This week my children are away. They’re with their dad in Texas. My friends and family envy or admire this time I have alone. To a person at many points in life, a break from mothering for a busy mother seems naturally to be a good thing. Partly, it is, but it’s a good thing for me that I have to come to slowly. I don’t relish living life half parted from my kids. It wasn’t the plan. No one I know goes into a divorce wishing to divorce the children, but in effect, half time, that’s the reality. If you allow and have the privilege of sharing custody, the kids aren’t with you half the time, and that means half the time you live a different life than you imagined when you conceived them, both in your dreams and in your body.

Why I choose this to start this piece, I’m not yet sure. I hope I’ll figure that out as I write. I’ve been forcing myself to do all kinds of things this afternoon other than writing an entry here, though that’s what I most want to do. Writing here for me is both a treat and a necessity. I have to discipline myself not to go overboard, not to pour too much emotion or time or energy into blogging. Surely that’s been discussed elsewhere. Fortunately, or not, I haven’t taken time to read about blog addiction on the web.

But back to age mixing. Today, I had a group of school age and younger kids on my own in the day care. I loved it..On the walk home from the park, for some reason I wish I could remember, because it was probably significant, we had a talk about the ages of the members of our group. I pointed out that we had representation from each year from 2 to 7, plus a forty four. Two, three, four, five, six, and seven-year-olds ringed the wagon. My four pointed out we had two two year olds. Yep, we do, I responded. My seven wondered if I was forty four. Yep, I am, I responded. Then he wanted to know the age of Liana, our other teacher. She turned fifty this year, I informed. The seven’s mom also turned fifty last year. Go figure. Then he wanted to know the age of our other teacher, Alice. She’s in her sixties, but you’d have to ask her for the exact age, I replied. Hmmm. Forty, fifty, sixty, I commented, thinking in my mind how lovely it is to be with such a wide age range of people, of all I had learned from this little crew throughout the morning, how to observe carefully, how to respond to distress, how to magnify and shrink a photo on the blog, how to be loving to a friend, how to remember the names of all the kids we were expecting that day, how to learn to read as a homeschooler, as a bilingual German speaker, as the sister of an older brother in a more traditional school, how to express independence and to move gracefully in and out of power struggle, how competently a four and six can peel and cut a cucumber, how carefully two twos can clean up a table full of playdough and toys and scrub it clean with sponges, how observant children from two to seven can be, how much fun running and helping and moving a trash can can be, how new learning to open a box of cheerios, to set a table, to pour milk into a cup, to take turns serving from a bowl at a table full of friends, how difficult or easy to ask for and accept help.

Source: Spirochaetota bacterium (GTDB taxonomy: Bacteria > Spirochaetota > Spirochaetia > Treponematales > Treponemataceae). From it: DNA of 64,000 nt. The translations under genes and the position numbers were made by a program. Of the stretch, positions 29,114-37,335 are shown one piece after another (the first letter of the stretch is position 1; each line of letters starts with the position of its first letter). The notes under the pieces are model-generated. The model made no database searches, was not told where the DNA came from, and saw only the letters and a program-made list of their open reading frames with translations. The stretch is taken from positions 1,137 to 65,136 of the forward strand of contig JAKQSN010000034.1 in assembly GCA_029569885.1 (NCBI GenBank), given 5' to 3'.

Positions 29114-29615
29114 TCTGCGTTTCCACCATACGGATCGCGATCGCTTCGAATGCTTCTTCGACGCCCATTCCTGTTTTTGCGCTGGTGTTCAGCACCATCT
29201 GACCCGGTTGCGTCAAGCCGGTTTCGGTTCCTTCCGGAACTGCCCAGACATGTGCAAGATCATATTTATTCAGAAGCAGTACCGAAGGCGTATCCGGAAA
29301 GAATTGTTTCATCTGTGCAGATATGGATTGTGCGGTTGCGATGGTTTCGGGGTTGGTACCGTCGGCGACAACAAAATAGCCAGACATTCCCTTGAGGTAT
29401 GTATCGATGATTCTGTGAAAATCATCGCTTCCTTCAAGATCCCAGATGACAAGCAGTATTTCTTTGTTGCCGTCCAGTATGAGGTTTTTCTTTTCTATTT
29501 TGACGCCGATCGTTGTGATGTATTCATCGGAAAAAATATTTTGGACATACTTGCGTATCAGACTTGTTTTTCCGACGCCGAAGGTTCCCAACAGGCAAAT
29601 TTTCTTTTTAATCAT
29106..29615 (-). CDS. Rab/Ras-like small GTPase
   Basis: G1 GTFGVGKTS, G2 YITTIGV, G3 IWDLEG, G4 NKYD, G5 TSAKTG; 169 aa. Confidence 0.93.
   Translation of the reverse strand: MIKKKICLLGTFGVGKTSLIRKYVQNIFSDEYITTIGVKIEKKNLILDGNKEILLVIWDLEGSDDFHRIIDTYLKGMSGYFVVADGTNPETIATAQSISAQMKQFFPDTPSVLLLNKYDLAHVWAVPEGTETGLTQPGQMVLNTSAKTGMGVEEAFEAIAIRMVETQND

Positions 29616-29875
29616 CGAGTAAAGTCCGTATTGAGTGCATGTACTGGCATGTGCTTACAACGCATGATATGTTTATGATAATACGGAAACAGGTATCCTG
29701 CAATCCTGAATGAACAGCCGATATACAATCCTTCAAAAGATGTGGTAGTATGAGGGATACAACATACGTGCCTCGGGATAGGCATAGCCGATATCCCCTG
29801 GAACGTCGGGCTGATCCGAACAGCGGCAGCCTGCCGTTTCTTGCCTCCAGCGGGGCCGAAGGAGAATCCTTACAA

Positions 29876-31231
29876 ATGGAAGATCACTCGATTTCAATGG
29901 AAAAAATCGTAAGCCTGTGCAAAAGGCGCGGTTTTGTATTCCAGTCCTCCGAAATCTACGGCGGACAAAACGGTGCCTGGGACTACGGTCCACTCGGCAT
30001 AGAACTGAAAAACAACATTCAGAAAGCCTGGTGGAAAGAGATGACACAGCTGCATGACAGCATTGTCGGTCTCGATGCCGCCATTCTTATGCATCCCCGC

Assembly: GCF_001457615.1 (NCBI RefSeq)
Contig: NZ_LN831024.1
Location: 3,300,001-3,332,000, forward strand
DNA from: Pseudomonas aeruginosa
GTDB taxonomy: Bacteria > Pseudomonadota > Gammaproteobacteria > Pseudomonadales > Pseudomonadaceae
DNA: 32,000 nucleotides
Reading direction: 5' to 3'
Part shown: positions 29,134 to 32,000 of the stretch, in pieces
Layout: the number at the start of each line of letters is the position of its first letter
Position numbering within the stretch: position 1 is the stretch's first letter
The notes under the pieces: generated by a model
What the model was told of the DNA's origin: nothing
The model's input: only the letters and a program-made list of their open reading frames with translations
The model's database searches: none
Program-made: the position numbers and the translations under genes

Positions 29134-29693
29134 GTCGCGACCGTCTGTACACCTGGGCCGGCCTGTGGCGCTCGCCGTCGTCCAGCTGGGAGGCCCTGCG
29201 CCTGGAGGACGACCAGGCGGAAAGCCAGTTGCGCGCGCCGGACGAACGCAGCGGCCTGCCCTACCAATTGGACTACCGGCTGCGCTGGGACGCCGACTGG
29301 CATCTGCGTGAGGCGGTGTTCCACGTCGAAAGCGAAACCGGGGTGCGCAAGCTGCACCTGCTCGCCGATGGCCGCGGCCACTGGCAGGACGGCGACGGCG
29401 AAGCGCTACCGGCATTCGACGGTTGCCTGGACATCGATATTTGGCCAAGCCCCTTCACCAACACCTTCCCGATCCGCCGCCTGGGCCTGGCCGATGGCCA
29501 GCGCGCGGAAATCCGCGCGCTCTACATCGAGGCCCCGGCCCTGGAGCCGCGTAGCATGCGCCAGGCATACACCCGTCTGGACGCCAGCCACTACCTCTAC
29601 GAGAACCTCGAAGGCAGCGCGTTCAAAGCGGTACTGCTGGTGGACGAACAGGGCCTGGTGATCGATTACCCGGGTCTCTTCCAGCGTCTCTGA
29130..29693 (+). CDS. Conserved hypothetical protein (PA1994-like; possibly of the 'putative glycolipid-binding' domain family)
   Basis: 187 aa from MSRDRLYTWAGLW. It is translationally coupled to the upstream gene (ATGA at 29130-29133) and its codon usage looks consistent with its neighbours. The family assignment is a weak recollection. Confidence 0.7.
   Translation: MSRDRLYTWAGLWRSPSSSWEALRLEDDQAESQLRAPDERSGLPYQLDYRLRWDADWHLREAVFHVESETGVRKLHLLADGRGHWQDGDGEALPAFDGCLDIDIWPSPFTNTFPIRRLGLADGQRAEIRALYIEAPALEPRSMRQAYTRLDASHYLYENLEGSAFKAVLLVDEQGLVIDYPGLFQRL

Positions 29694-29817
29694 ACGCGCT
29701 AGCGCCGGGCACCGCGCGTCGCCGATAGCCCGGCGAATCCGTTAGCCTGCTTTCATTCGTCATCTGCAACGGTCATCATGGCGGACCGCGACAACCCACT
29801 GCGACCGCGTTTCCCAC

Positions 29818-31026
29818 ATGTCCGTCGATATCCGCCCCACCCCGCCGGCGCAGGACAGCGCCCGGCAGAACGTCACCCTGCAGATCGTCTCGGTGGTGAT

There’s barely a thing these kids can’t teach me which I don’t need to learn or relearn about life, every single day.

Which brings me back to the age mixing thing. In a new way this time, not the one I thought to write about when I started here. If I can learn from a group of little kids (and adults) each day, and I’m forty two years older than some, twenty years younger than others, why oh, why do we think kids from infants through college age need to learn or do learn best in single year groups?

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